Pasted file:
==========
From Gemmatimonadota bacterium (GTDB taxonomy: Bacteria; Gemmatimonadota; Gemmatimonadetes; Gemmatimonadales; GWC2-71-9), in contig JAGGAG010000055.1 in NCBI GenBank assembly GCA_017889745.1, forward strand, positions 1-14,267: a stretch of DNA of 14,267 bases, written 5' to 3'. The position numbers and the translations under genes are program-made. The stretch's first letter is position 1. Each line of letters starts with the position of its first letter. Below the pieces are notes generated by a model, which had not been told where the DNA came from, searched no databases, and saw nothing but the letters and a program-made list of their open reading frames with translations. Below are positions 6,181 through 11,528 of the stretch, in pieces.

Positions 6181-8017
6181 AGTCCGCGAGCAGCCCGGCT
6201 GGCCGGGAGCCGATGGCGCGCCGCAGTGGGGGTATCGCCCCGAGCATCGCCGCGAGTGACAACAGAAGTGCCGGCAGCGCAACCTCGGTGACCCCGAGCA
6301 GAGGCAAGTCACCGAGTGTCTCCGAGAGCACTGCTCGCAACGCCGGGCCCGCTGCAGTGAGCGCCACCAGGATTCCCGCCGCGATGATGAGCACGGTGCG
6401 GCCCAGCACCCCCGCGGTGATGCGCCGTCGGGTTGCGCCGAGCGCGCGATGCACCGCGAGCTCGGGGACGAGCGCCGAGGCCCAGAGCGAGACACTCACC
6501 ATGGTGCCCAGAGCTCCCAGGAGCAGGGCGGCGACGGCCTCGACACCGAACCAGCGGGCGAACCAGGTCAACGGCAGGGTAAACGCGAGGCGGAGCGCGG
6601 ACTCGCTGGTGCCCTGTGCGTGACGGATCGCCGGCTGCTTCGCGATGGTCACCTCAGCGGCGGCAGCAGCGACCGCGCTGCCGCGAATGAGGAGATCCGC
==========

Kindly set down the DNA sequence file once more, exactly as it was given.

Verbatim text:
From Gemmatimonadota bacterium (GTDB taxonomy: Bacteria; Gemmatimonadota; Gemmatimonadetes; Gemmatimonadales; GWC2-71-9), in contig JAGGAG010000055.1 in NCBI GenBank assembly GCA_017889745.1, forward strand, positions 1-14,267: a stretch of DNA of 14,267 bases, written 5' to 3'. The position numbers and the translations under genes are program-made. The stretch's first letter is position 1. Each line of letters starts with the position of its first letter. Below the pieces are notes generated by a model, which had not been told where the DNA came from, searched no databases, and saw nothing but the letters and a program-made list of their open reading frames with translations. Below are positions 6,181 through 11,528 of the stretch, in pieces.

Positions 6181-8017
6181 AGTCCGCGAGCAGCCCGGCT
6201 GGCCGGGAGCCGATGGCGCGCCGCAGTGGGGGTATCGCCCCGAGCATCGCCGCGAGTGACAACAGAAGTGCCGGCAGCGCAACCTCGGTGACCCCGAGCA
6301 GAGGCAAGTCACCGAGTGTCTCCGAGAGCACTGCTCGCAACGCCGGGCCCGCTGCAGTGAGCGCCACCAGGATTCCCGCCGCGATGATGAGCACGGTGCG
6401 GCCCAGCACCCCCGCGGTGATGCGCCGTCGGGTTGCGCCGAGCGCGCGATGCACCGCGAGCTCGGGGACGAGCGCCGAGGCCCAGAGCGAGACACTCACC
6501 ATGGTGCCCAGAGCTCCCAGGAGCAGGGCGGCGACGGCCTCGACACCGAACCAGCGGGCGAACCAGGTCAACGGCAGGGTAAACGCGAGGCGGAGCGCGG
6601 ACTCGCTGGTGCCCTGTGCGTGACGGATCGCCGGCTGCTTCGCGATGGTCACCTCAGCGGCGGCAGCAGCGACCGCGCTGCCGCGAATGAGGAGATCCGC